Although most fires are extinguished when small, a fire that evades initial suppression attempts may spread and trigger a complex operational response. At this point, hundreds of firefighters, engines, and air tankers seemingly appear out of nowhere, using jargon-filled tactics to limit the damage to communities and sensitive resources. In this webinar, you will hear about how fire operations and levels of response are assembled, what you can expect if you are in a potentially affected area, as well as some ideas for how you can make firefighters’ jobs easier and safer if they need to protect your home.

Originally aired on June 2, 2021

Presenters: Daniel Leavell (OSU Extension Statewide Fire Specialist); Kelly Burns, Battalion Chief (Ashland Fire & Rescue); Jennifer Case (Klamath Unit, Oregon Department of Forestry)

Resources

When Wildfire Strikes: A Handbook for Homeowners and Communities in Southwest Oregon

Northwest Fire Science Consortium's Fire Facts: What is? Incident Command System

University of Oregon's The Fire Story Podcast, Episode 4: Fire Response/The Logistical Side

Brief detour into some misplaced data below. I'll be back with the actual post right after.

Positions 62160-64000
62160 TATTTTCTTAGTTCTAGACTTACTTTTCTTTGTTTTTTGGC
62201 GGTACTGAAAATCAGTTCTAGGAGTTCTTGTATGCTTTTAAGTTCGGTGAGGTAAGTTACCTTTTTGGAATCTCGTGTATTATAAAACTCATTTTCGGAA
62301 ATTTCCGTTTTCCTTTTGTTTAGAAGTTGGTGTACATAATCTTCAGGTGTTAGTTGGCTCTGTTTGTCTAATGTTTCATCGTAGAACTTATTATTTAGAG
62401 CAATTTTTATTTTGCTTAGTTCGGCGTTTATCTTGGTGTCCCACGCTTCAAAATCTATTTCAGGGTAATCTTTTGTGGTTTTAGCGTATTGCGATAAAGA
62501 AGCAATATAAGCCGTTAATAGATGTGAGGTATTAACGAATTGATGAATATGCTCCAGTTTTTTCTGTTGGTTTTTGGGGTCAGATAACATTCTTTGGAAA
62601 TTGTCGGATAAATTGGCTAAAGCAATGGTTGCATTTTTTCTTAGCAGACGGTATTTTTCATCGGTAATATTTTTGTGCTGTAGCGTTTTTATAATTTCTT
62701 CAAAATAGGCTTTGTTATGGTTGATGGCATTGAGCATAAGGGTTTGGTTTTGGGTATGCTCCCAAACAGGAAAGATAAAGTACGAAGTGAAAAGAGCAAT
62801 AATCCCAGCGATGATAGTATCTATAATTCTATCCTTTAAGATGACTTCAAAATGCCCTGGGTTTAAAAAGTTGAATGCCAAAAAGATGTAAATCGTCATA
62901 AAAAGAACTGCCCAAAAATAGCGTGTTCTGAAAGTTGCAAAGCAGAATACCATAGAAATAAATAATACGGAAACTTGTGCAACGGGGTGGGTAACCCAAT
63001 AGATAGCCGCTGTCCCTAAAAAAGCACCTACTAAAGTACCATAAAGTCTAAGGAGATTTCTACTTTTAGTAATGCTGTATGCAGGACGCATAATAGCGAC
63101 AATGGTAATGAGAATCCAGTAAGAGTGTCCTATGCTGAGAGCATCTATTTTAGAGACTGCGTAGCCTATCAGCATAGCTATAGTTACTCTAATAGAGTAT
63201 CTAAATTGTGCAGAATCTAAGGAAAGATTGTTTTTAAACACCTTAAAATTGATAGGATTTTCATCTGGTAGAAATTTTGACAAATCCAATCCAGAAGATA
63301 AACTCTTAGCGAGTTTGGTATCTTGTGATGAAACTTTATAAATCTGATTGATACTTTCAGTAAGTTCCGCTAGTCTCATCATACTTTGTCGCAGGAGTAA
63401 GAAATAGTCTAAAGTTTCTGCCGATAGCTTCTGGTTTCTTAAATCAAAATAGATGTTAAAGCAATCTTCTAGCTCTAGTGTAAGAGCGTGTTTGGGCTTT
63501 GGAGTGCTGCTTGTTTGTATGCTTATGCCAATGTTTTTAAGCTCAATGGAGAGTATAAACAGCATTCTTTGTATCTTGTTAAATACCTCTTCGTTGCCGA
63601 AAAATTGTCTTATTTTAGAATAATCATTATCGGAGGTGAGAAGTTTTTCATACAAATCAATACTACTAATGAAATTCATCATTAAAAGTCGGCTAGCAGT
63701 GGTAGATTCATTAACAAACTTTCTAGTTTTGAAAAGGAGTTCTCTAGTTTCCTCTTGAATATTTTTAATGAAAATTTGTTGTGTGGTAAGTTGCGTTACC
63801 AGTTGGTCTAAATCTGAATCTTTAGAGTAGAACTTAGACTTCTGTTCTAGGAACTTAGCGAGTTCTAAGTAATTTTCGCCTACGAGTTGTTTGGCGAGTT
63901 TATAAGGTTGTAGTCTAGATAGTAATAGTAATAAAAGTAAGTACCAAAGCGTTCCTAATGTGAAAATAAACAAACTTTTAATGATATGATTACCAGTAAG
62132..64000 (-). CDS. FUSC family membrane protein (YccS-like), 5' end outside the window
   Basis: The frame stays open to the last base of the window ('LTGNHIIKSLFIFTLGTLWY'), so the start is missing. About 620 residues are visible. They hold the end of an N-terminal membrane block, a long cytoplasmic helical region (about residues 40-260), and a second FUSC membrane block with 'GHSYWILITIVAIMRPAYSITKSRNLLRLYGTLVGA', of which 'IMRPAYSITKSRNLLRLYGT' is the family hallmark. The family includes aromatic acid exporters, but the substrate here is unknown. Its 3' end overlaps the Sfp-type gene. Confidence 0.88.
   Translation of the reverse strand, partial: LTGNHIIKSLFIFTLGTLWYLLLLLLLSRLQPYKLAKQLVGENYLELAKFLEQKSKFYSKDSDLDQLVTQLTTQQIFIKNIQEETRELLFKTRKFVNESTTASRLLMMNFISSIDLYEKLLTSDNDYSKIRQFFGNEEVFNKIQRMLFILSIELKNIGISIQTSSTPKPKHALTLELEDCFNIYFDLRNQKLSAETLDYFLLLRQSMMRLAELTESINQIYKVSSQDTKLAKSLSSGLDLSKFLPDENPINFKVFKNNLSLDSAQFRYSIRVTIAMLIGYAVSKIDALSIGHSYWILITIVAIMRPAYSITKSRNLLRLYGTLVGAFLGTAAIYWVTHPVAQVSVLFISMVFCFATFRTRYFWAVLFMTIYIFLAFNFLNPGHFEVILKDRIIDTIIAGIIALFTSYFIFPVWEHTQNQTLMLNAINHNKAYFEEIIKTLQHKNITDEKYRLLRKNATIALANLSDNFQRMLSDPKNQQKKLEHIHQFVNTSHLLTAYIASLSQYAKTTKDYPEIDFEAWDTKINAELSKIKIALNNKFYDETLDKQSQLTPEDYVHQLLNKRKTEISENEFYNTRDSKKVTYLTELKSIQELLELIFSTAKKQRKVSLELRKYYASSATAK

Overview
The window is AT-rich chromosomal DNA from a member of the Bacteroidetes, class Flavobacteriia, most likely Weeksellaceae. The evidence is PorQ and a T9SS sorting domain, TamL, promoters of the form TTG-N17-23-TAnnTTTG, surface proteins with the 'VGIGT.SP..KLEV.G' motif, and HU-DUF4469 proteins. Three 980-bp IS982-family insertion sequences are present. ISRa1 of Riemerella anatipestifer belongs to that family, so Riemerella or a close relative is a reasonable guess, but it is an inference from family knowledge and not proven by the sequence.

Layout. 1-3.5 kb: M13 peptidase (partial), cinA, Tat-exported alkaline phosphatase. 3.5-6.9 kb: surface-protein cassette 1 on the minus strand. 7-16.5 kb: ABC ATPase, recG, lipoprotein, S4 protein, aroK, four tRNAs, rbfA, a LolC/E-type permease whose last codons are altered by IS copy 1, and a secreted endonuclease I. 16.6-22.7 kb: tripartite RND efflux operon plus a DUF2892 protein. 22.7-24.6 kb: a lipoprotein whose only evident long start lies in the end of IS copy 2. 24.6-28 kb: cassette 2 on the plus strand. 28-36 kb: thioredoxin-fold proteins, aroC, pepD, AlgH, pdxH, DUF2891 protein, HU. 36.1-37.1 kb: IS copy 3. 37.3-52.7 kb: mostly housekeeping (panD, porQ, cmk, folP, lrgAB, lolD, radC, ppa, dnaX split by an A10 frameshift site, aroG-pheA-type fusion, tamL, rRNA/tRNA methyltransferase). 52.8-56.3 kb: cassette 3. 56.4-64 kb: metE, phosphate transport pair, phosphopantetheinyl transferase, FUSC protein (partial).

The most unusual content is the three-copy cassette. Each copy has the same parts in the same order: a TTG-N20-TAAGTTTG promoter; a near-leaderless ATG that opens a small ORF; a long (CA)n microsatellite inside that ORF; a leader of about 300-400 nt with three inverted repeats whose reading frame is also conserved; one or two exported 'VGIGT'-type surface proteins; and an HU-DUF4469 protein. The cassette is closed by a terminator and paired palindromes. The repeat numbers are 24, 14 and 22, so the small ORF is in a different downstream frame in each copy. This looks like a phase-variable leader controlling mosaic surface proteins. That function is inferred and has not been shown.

CDC, Safety During a WildfireWildfires | Ready.gov

Disaster Safety, What to Do if a Wildfire is Approaching

Air Now Fire and Smoke Map, Fire and Smoke Map

NOAA NWS, Fire Weather

FEMA app, https://www.fema.gov/about/news-multimedia/mobile-app-text-messages

Call to Action

1) Make sure access (ingress and egress) and evacuation routes are cleared of shrubs on each side, well-marked, with turn-arounds, if possible.​

2) Clear roofs of accumulated needles and other organic debris from overstory trees and winds. ​

3) Keep debris from piling up around the structures. ​

4) Determine how to receive (or look for) evacuation information.​

5) Establish a “phone-tree” within your neighborhood or community.​

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